Wrong charger for my laptop.

pikardo

Honorable
Dec 28, 2012
2
0
10,510
0
So this may be a simple question but I'm only expecting a simple answer.

I had gotten an HP probook 4530s from a friends mom, whom I helped move. Anyways she said it was broken and figured I knew some about tech things and gave it to me for free. No charger no nothing.
I'm not going to complain but because I had no charger I tried using the one for my Dell and it worked but the laptop says no battery detected.
After I saw that I tried to get more information from them asking what was wrong with the computer and they said it was the keyboard and it was slow. The keyboard works fine and it is very slow but very full of stuff.

Anyways, they said nothing was wrong with the battery for them so is it my fault for using the wrong charger. Did I zap something so to speak or is the charger just not right to charge it

Dell Charger 19.5V, 3.34A, 65W
Not sure what charger I should use for the HP but replacement ones are
HP ProBook 18.5V, 3.5A, 65W
http://www.amazon.com/Original-Adapter-Charger-HP-ProBook/dp/B009SG71MC/ref=sr_1_1?ie=UTF8&qid=1374251349&sr=8-1&keywords=probook+4530s+charger
 

RetiredChief

Distinguished
Feb 22, 2007
465
0
19,010
40
Would tend to aggree.
The diff in output is mock-nicks as the "charging" circuit is in the laptop. The voltage of the battery is much less, ie if li-ion probably around 10->11 volts. The internal charging circuit then nocks the input down to what the battery uses - if anything the 19.5 V in would allow the charger ciruit to work Less to provide the charging voltage/current.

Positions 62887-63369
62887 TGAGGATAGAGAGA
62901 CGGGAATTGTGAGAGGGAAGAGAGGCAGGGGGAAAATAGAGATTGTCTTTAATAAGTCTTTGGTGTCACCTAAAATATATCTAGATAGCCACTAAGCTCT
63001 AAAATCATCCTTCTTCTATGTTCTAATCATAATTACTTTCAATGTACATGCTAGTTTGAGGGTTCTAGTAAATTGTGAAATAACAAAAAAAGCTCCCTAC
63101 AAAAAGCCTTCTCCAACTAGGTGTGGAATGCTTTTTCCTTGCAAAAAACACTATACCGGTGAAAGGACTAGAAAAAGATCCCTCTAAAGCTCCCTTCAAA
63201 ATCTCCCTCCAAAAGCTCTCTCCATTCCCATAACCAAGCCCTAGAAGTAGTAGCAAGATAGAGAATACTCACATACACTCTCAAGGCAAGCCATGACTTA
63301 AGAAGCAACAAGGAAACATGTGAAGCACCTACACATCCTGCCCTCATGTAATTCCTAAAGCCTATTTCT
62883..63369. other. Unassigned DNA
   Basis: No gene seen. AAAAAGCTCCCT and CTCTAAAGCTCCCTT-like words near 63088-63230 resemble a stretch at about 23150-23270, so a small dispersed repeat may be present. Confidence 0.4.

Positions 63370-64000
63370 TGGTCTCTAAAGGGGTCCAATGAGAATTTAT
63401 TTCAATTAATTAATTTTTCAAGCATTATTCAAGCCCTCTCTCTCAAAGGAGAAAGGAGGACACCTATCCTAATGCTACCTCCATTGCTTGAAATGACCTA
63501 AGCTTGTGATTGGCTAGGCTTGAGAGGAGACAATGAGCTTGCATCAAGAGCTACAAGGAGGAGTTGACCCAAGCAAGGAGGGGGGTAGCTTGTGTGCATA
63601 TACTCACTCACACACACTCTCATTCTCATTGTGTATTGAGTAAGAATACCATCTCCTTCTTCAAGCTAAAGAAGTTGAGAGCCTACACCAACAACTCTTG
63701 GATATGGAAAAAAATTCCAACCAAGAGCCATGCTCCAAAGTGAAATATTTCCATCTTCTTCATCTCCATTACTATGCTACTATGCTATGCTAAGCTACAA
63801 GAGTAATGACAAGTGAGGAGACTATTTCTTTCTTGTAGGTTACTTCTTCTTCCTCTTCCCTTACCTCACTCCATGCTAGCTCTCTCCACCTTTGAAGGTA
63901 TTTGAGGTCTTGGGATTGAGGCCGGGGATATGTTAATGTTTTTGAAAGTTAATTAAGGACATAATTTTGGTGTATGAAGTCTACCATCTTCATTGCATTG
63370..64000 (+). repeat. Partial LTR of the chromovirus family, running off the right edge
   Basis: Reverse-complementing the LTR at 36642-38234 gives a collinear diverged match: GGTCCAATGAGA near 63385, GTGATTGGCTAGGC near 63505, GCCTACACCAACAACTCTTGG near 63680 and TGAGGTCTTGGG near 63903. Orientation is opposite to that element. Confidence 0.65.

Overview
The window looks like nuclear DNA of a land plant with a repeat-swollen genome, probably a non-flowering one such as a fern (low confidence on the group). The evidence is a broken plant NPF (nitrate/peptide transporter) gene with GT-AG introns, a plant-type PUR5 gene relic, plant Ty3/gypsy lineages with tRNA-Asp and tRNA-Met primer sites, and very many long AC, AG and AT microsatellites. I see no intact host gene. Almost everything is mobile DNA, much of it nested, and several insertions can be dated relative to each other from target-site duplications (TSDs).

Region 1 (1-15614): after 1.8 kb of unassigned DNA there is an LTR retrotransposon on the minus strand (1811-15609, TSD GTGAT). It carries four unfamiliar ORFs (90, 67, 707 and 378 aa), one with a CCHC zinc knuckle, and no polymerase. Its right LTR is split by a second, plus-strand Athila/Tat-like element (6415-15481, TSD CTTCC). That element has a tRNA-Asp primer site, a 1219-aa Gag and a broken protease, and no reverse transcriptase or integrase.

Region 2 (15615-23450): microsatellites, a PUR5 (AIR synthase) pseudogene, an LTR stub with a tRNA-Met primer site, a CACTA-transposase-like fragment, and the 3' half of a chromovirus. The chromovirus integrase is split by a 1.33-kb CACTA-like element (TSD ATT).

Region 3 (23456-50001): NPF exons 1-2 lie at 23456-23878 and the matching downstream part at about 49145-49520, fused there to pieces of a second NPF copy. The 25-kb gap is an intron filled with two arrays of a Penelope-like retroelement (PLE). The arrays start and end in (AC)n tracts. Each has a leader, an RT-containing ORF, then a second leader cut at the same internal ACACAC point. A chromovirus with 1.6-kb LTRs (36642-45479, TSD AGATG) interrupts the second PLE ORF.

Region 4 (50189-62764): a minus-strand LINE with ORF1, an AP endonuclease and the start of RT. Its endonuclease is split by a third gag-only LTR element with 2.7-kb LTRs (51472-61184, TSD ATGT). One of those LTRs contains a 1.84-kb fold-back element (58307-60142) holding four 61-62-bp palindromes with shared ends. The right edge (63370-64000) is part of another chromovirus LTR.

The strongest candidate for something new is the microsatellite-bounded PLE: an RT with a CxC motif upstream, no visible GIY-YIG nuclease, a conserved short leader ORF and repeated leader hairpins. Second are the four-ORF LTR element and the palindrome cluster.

Only caustion would be to ensure the plug is the correct size - Fit check checks the output diameter - But need to verify the center is also the correct diameter.

Polarity - general standard, outside neg, center Positive.

ON batteries (Since it was probably stored with battery installed for a prolong period of time:
If this is a Li-ion battery, if the cell voltages drop below a set value, it trips an internal circuit and can NOT be recharge - From what I undersand a spealized charger is required. Reason for this is that Li-ion batteries can cause fire hazzard when charging current exceeds rated value.

In the case of Ni batteries if they are discharged below 1 Volt per cell - Generally bye-bye battery. Have recovered, by momentarily applying a much higher voltage, ie about 30V directly to contacts of a 12V Ni battery
 

pikardo

Honorable
Dec 28, 2012
2
0
10,510
0


This sounds like a legit answer so I will look into this. Do you know where I could find a special charger like you have said?
 

RetiredChief

Distinguished
Feb 22, 2007
465
0
19,010
40
No, I found out about this "Feature" while googling Li-ion batteries. will see if I can find a reference.

So far No luck, just that
1) Even if unused, ie sitting on a shelf, they are only good for 2 to 3 years. - Based on this the "life" may have been used up.
2) They discharge just sitting (due to the control circuits inside the battery pack) and one of the circuits opens when the voltage drops below a set point. May be two circuits One that powers off at a set point and a 2nd circuit that disables battery below a lower set point. It is probably this 2nd circuit that has to be reset to allow the pac to charge - my guess.

http://electronics.howstuffworks.com/everyday-tech/lithium-ion-battery.htm
also good info:
http://forum.xda-developers.com/showthread.php?t=1168036
 

TRENDING THREADS